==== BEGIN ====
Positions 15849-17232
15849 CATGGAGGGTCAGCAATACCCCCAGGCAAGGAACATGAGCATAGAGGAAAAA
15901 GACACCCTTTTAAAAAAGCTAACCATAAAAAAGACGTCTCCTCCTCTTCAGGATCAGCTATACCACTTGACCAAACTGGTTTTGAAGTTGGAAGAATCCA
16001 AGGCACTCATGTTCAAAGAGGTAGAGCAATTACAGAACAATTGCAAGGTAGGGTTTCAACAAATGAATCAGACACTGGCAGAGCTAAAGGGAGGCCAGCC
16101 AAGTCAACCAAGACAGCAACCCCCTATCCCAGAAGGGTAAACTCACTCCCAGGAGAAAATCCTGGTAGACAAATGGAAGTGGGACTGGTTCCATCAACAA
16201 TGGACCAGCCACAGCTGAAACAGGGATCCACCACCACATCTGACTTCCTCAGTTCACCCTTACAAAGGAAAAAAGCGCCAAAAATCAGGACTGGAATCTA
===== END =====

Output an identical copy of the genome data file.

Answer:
Positions 15849-17232
15849 CATGGAGGGTCAGCAATACCCCCAGGCAAGGAACATGAGCATAGAGGAAAAA
15901 GACACCCTTTTAAAAAAGCTAACCATAAAAAAGACGTCTCCTCCTCTTCAGGATCAGCTATACCACTTGACCAAACTGGTTTTGAAGTTGGAAGAATCCA
16001 AGGCACTCATGTTCAAAGAGGTAGAGCAATTACAGAACAATTGCAAGGTAGGGTTTCAACAAATGAATCAGACACTGGCAGAGCTAAAGGGAGGCCAGCC
16101 AAGTCAACCAAGACAGCAACCCCCTATCCCAGAAGGGTAAACTCACTCCCAGGAGAAAATCCTGGTAGACAAATGGAAGTGGGACTGGTTCCATCAACAA
16201 TGGACCAGCCACAGCTGAAACAGGGATCCACCACCACATCTGACTTCCTCAGTTCACCCTTACAAAGGAAAAAAGCGCCAAAAATCAGGACTGGAATCTA